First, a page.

New Study Suggests Leonardo da Vinci May Have Suffered from ADHD

Leonardo da Vinci was one of the world's greatest artists, but history shows he bore many of the hallmarks of the behavioral disorder ADHD, a new study contends.
John Loeffler
Foreground: Professor Marco Catani / King's College London | Background: Pixabay

A new study from a researcher at King's College London argues that Leonardo da Vinci, one of the greatest artists in history, may have suffered from Attention Deficit and Hyperactivity Disorder.

History Suggests Leonardo da Vinci May Have Suffered from ADHD

In a new study published today in the journal BRAIN, King's College London professor Marco Catani, from the Institute of Psychiatry, Psychology & Neuroscience, argues that a review of the historical record suggests that the world renown artist likely suffered from Attention Deficit and Hyperactivity Disorder (ADHD).


Catani, who specializes in the treatment of neurodevelopmental disorders like Autism and ADHD, cautions that while it is impossible for a professional to diagnose a patient who they have not personally examined, much less one that's been dead for 500 years, the historical record of the life of the great painter is full of accounts of the artist behavior and work practices that could have been symptomatic of the disorder.

"While impossible to make a post-mortem diagnosis for someone who lived 500 years ago," Catani said, "I am confident that ADHD is the most convincing and scientifically plausible hypothesis to explain Leonardo's difficulty in finishing his works. Historical records show Leonardo spent excessive time planning projects but lacked perseverance. ADHD could explain aspects of Leonardo's temperament and his strange mercurial genius."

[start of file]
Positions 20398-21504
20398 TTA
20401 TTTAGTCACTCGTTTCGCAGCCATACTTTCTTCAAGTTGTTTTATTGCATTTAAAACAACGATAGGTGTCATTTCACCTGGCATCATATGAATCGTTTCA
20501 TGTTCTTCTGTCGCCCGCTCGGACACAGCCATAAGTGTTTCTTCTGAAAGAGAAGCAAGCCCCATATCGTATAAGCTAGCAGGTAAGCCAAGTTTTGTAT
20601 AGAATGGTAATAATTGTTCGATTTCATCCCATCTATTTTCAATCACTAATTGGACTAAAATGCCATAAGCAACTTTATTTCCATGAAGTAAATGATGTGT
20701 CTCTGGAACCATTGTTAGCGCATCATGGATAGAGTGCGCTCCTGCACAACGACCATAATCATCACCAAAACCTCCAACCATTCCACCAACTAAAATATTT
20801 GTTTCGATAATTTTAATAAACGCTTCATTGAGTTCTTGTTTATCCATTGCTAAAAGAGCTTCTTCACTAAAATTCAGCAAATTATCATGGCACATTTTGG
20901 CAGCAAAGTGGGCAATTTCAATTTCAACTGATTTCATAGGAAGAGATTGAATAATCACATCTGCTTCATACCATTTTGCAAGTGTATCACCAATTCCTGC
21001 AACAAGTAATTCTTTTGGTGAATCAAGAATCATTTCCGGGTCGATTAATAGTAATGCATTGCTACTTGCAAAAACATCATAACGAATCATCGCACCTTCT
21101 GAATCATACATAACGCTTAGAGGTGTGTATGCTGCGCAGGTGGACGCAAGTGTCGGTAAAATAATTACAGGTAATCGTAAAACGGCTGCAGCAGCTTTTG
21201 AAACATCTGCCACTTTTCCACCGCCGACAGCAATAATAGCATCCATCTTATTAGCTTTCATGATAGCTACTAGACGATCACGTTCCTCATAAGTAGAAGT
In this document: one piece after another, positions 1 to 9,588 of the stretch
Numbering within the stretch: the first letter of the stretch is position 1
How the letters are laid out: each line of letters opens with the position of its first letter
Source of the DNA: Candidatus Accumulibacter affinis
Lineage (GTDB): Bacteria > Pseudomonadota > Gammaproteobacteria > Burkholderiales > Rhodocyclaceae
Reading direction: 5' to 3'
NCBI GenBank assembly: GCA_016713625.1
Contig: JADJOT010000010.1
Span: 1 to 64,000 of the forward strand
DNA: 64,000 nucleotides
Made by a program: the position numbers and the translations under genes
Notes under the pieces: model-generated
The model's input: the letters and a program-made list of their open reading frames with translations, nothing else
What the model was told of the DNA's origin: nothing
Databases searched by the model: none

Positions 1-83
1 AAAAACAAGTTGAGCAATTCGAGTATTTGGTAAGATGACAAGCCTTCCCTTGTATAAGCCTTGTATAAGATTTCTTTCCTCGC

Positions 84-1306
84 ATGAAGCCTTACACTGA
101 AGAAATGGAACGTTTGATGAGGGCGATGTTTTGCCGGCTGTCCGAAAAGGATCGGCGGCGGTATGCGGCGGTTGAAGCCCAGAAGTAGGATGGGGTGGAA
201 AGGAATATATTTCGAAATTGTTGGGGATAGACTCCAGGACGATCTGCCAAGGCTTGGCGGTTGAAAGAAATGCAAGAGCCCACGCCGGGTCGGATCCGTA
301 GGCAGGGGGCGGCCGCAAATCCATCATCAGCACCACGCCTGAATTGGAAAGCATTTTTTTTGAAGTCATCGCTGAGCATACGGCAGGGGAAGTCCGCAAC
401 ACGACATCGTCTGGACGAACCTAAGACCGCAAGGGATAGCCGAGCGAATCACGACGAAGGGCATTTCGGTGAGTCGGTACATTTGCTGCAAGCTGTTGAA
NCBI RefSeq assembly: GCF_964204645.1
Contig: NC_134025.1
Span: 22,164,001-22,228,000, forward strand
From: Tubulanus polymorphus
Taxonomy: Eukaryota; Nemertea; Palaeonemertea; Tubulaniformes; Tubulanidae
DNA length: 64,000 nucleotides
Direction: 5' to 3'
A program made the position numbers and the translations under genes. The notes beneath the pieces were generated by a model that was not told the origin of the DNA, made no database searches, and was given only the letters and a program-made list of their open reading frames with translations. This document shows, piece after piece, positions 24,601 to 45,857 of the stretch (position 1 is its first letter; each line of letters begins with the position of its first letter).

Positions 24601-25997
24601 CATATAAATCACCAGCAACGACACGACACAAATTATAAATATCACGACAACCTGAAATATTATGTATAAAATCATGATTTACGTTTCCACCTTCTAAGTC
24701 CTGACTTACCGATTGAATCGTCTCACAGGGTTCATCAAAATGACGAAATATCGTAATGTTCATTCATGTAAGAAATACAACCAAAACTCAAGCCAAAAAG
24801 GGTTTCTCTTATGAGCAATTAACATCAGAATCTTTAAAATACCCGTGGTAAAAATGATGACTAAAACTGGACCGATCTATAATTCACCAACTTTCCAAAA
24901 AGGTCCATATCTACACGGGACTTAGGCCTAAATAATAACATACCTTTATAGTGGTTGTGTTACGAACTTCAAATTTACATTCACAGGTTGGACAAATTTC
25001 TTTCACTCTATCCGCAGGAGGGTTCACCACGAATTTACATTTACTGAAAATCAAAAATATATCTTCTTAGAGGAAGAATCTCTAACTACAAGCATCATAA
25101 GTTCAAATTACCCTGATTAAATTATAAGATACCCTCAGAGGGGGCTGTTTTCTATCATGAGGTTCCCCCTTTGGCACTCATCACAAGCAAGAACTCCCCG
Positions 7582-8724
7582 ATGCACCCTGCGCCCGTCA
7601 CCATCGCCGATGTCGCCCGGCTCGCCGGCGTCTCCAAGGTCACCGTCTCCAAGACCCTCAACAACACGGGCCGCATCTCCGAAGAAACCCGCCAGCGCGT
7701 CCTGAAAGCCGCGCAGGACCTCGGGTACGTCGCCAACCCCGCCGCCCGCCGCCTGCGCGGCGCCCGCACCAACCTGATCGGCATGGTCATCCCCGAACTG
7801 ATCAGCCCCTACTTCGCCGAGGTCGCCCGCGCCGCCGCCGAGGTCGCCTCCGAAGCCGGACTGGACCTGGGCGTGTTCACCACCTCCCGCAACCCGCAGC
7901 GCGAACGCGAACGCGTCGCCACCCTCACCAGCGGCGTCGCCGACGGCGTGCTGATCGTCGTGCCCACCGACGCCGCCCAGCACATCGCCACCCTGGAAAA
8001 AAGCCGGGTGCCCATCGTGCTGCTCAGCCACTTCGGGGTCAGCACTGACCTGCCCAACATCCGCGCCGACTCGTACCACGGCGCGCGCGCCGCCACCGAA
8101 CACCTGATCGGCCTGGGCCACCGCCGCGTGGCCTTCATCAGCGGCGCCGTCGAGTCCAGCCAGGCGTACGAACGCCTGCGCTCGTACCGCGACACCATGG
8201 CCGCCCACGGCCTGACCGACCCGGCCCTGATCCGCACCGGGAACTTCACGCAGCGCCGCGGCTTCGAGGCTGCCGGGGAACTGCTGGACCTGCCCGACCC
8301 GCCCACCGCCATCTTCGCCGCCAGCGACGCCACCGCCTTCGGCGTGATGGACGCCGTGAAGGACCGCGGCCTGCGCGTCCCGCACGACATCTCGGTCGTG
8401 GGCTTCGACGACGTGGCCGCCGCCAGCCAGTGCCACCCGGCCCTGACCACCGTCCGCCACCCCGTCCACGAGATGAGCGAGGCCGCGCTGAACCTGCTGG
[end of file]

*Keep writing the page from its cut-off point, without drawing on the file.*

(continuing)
ADHD is a behavioral disorder characterized by the inability to maintain the focus required to complete tasks, mind wandering, physical and mental restlessness, and chronic procrastination. Though mostly diagnosed in childhood, ADHD is increasingly diagnosed in adults, from college students to people with productive careers.

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Contemporaries reported that in childhood, Leonardo would bounce from task to task, often failing to finish one task before beginning the next and didn't sleep much, working both day and night by cycling short naps with time spent awake. Other artists of his time as well as his patrons, including Pope Leone X, commented on his energetic, unpredictable nature and noted the abundance of incomplete projects left in the wake of his frenzied activity.

There is also reason to believe that his brain may have been structured differently than normal. He was known to be left-handed, and appears to have had both an affinity for language and dyslexia, all of which are common for those who suffer from ADHD.


Catani believes that there is a positive aspect to ADHD that isn't talked about much: those with ADHD tend to have intensely curious minds that can often produce brillance and creativity, though this is balanced against the difficulty maintaining focus later on when this curiosity drives them towards something else.

"There is a prevailing misconception that ADHD is typical of misbehaving children with low intelligence," Catani said "destined for a troubled life. On the contrary, most of the adults I see in my clinic report having been bright, intuitive children but develop symptoms of anxiety and depression later in life for having failed to achieve their potential."

"It is incredible that Leonardo considered himself as someone who had failed in life," Catani added. "I hope that the case of Leonardo shows that ADHD is not linked to low IQ or lack of creativity but rather the difficulty of capitalising on natural talents. I hope that Leonardo's legacy can help us to change some of the stigma around ADHD."

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